On Thursday, Republican House Speaker John Boehner and Senate Minority Leader Mitch McConnell signaled that they would keep working to keep opposition alive by doing everything they can to impede the board's implementation.
The two leaders wrote a letter to President Barack Obama, notifying him that they would not be submitting any recommendations to the panel because of their opposition to it and to the law in general.
Here's the relevant part of their letter explaining why they aren't offering any recommendations:
In order to allow supporters to claim that the law’s Medicare cuts would be realized in the future, it tasked IPAB with reducing payments to providers or eliminating payments for certain treatments and procedures altogether. These reduced payments will force providers to stop seeing Medicare patients, the same way an increased number of doctors have stopped taking Medicaid patients. This will lead to access problems, waiting lists and denied care for seniors.
The unfortunate result is that decisions which impact America’s seniors will be made in the absence of the democratic process, without the system of checks and balances that would normally apply to important matters of public policy. Yet your recent budget called for expanding IPAB by tasking it with making even larger cuts to Medicare than those called for in the health law, even though the trustees of the Medicare program have told us that IPAB’s provider cuts would be “difficult to achieve in practice,” because of the denied care that seniors would experience.
Though the move will likely play well for Republicans politically, it won't have much of an effect on the implementation of the health care law, at least for the foreseeable future, according to health care law professors.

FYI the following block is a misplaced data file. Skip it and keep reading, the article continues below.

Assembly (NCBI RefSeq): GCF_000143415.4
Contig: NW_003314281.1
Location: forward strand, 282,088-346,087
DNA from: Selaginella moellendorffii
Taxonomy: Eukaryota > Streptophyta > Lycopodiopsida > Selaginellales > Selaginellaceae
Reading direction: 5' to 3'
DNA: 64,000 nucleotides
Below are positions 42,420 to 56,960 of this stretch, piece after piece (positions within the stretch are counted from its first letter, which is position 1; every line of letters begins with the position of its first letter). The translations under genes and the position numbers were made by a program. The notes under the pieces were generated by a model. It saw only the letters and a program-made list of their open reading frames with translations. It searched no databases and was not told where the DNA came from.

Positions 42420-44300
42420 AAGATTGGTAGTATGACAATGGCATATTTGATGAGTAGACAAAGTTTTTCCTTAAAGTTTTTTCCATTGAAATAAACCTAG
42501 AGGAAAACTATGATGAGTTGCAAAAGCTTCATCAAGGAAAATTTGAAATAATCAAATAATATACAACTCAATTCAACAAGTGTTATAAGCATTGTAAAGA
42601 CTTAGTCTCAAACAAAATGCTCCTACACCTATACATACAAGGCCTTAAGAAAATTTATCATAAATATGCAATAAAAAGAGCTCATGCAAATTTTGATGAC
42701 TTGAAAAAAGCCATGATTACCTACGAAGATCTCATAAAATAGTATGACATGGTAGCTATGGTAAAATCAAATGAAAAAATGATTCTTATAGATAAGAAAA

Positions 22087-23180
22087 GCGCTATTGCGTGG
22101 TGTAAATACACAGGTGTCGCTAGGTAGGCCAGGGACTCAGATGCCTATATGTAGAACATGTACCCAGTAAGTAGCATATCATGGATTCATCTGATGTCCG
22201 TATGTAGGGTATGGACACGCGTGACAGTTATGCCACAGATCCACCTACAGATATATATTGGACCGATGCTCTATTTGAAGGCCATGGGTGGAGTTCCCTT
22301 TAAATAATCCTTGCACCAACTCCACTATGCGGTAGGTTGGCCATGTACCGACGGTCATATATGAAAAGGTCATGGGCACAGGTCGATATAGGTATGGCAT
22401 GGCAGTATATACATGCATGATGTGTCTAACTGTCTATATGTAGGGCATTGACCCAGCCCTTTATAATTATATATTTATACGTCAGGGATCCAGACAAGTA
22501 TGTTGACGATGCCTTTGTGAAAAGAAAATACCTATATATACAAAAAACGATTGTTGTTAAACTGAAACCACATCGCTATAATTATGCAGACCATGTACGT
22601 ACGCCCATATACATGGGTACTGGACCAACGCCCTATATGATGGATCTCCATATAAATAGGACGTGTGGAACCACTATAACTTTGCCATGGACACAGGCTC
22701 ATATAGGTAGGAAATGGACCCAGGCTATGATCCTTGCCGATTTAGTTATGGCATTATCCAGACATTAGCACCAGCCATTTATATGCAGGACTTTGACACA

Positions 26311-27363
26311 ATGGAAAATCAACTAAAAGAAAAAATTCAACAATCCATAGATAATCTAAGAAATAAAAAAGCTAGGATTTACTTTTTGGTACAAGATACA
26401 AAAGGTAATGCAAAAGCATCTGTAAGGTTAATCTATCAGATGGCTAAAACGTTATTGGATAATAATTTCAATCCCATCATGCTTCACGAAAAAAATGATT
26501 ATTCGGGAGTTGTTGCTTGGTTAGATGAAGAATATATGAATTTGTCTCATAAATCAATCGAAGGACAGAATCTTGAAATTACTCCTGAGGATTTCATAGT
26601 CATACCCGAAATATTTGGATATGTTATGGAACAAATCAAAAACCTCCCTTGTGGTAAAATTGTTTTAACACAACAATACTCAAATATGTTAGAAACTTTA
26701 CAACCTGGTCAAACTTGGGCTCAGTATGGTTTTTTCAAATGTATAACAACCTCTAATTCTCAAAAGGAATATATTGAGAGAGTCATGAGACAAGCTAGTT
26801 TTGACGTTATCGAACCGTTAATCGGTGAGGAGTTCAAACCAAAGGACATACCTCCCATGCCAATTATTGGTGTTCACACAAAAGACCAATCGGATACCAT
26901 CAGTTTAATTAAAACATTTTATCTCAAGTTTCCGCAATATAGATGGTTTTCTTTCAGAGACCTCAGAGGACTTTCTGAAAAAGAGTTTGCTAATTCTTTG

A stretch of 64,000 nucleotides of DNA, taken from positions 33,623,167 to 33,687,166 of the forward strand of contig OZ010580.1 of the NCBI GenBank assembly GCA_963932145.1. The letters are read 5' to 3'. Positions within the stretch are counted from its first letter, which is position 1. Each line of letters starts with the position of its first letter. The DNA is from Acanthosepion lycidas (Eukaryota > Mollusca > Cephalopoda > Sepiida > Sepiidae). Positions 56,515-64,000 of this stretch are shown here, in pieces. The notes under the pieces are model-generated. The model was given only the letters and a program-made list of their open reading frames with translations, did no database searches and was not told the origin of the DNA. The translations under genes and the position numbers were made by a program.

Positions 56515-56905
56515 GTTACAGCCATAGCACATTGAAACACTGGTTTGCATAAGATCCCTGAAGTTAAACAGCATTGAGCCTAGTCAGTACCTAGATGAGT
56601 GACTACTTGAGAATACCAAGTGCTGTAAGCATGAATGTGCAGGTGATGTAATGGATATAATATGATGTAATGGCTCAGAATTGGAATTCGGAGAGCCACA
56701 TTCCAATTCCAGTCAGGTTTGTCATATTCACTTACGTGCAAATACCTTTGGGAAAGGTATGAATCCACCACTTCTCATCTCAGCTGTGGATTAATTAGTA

The IPAB is set up to be a 15-member panel. Three members will be chosen by the Republican and Democratic leaders of the House and Senate, and the remaining three are chosen by Obama and the executive branch. All of the members have to be confirmed by the Senate.
But the IPAB is only needed if Medicare costs are projected to go beyond economic growth plus an additional percentage point in any given year, said Allison Hoffman, an assistant professor of law at UCLA. Right now, Medicare costs aren't growing fast enough to require the board to decide which cuts to make to Medicare providers.
"There's actually no work for the IPAB to do this year," Hoffman told Business Insider.
McConnell and Boehner's letter has "no impact on the ground," Hoffman said. "It's a protest move. You know — we're not going to cooperate with what the law says in this regard."
A lack of insurer competition and significant delays in implementing Obamacare's key feature — the Health Insurance Marketplace, also known as insurance exchanges — are going to seriously hamper the program's chance at success.
Even some of the most ardent supporters of President Barack Obama's signature health care law are beginning to worry that the Marketplace system will end up causing more problems than it solves.
The heart of the problem lies in the state insurance exchanges, set up to ensure that Americans who cannot get health insurance from employers and who do not qualify for Medicaid have a chance to get coverage.
New state Marketplaces are set to open beginning Oct. 1, when millions of Americans who have no employer-based coverage and cannot afford health insurance on their own are expected to enroll. According to various studies, about 26 million Americans will likely be eligible to enroll via the Marketplace.